Before Crimea Was an Ethnic Russian Stronghold, It Was a Potential Jewish Homeland
Jews have lived in the area since ancient times, and leaders from Catherine the Great to Stalin encouraged their settlement there
In one verse of the song, Abrasha rides his tractor like a train, Auntie Leye is at the mower, and Beyle is at the thresher, all symbols of progress in the revolutionary era. Nowhere does the song mention the 25,000 Red Army soldiers and factory workers who forced villagers into the collective farms, shooting or arresting those who resisted. As many as 15,000 families were sent to “special settlements” in the Soviet east, while thousands were shot on the spot.
Those we interviewed preferred to remember the Crimea the way the song described it, as a Jewish utopia. They spoke fondly of attending the Yiddish language schools, where they studied mathematics, history, Marxism-Leninism, and farming techniques in Yiddish, and they remember evenings out at the Crimean Yiddish State Theaters. Others emphasized how Jews lived alongside Russians, Ukrainians, Muslim Tatars, and Germans.
When we interviewed Tatiana Marinina in 2002, for example, she told us about how her family had moved to the Lunacharskii Collective Farm, named after the first Soviet Commissar of Enlightenment, in 1931. She fondly remembered the cows, the horses, the sheep, and the vineyards. She described how her mother, who was a “shock worker”—the Soviet term for a worker who over-fulfills her quota—would work the cotton fields. She recounted friendly relations between the Jews on the farm and the ethnic Germans, who lived in the nearby villages, and between the various religious sectarians who made the peninsula their home. The Yiddish school was closed by the time her younger sister, Sofia Palatnikova, started her schooling; Palatnikova told us she went instead to a Russian language school in a nearby Tatar village.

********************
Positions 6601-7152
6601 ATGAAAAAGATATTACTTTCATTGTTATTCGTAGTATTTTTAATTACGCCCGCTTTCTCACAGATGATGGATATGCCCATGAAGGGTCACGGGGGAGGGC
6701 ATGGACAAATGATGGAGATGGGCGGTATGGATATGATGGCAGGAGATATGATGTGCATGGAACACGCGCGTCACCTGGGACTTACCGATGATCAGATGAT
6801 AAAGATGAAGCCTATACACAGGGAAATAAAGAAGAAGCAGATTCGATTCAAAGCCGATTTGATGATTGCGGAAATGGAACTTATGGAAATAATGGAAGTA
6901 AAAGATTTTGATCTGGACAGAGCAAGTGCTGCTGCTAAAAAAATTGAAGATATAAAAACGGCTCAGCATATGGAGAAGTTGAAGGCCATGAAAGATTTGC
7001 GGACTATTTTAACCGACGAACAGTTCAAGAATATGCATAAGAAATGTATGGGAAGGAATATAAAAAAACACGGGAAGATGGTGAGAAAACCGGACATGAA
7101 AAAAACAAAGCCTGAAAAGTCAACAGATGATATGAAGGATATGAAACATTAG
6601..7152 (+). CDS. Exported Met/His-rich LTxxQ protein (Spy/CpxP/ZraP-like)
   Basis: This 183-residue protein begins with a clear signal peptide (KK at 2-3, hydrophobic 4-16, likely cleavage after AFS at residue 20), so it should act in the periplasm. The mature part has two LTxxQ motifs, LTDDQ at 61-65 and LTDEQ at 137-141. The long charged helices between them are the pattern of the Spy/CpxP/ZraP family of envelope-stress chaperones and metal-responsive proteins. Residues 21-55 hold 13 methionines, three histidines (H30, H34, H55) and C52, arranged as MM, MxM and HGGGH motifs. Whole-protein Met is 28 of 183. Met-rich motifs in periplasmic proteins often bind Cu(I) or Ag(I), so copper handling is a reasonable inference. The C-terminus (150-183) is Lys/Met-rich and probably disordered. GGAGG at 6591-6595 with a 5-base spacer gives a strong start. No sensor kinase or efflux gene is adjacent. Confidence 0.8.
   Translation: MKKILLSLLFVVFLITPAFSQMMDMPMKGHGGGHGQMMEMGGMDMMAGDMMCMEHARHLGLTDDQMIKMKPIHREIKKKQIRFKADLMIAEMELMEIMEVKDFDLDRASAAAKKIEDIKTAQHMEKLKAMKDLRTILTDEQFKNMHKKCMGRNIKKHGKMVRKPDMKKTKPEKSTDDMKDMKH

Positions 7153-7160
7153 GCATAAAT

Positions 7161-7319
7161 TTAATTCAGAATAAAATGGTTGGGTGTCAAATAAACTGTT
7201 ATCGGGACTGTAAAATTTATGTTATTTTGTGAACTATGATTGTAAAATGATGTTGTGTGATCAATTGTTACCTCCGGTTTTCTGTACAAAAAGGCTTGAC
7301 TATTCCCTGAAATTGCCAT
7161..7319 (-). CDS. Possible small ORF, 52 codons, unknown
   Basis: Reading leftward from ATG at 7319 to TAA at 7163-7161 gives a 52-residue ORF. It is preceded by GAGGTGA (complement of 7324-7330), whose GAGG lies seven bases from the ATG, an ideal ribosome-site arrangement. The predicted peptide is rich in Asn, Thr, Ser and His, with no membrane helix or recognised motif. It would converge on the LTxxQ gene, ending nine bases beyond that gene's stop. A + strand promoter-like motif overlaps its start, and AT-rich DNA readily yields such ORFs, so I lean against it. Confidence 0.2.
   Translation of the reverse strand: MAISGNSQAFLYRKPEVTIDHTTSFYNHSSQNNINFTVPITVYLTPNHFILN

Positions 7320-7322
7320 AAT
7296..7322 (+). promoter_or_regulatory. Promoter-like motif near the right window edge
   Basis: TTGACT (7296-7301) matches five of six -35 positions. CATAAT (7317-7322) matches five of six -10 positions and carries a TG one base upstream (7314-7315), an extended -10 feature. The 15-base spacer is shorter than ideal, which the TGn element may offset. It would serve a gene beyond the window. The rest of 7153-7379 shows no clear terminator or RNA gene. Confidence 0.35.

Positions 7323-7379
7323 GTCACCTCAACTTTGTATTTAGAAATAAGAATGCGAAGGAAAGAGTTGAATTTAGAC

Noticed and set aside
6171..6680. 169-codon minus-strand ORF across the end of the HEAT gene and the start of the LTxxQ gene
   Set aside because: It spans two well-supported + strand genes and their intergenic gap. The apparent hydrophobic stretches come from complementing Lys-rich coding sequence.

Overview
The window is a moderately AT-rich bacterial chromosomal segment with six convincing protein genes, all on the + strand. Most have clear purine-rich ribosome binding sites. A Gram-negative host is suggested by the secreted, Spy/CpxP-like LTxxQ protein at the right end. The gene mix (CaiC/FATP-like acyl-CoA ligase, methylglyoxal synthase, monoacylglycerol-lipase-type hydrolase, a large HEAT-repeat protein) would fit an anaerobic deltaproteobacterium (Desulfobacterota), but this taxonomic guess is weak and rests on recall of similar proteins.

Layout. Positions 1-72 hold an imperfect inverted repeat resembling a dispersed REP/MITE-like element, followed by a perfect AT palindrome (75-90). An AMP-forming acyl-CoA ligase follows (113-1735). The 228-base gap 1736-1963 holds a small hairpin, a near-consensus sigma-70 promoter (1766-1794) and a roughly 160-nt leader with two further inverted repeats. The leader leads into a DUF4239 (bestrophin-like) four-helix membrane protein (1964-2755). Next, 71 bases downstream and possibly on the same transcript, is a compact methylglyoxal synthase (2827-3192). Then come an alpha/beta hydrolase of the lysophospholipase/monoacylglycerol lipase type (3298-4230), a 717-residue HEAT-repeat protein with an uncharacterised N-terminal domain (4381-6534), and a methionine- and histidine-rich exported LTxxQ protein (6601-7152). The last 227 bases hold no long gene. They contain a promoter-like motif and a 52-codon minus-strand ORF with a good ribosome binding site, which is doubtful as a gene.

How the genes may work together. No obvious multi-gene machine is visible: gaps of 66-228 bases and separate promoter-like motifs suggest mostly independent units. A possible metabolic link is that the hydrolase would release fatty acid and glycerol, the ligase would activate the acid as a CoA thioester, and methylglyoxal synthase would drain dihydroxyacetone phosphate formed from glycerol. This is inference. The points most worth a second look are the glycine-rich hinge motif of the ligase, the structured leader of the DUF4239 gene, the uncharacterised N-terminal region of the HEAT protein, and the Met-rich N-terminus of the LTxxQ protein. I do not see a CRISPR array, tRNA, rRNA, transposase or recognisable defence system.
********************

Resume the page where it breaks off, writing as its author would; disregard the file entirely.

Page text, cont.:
Many people we spoke with remembered the tractors and farm equipment that American Jewish philanthropic organizations sent to the Jewish settlements. Zorekh Kurliandchik, whom we interviewed in 2003, told us of the collective farm he lived on for three years in the early 1930s. “The first combine was on the Jewish collective farm,” he boasted, “the Tatars would come and stare at it.”
The names of the agricultural settlements established during this decade reflect the optimism of the times and the multilingual nature of their communities: Fraylebn (Yiddish: Free Life); Fraydorf (Yiddish: Free Village); Yidendorf (Yiddish: Jewish Village); Ahdut (Hebrew: Unity); Yetsirah (Hebrew: Creation); Herut (Hebrew: Freedom); and Pobeda (Russian: Victory), to name but a few.
Today there are some 17,000 Jews still living in the peninsula. One of the few remaining synagogues, in Simferopol, was vandalized last week, when the slogan “Death to Jews” and swastikas were painted on its door. Now it’s Russian tanks on the road to Sevastopol, not too far from Simferopol, and the Jewish tractors that once filled the road are just a fading memory.
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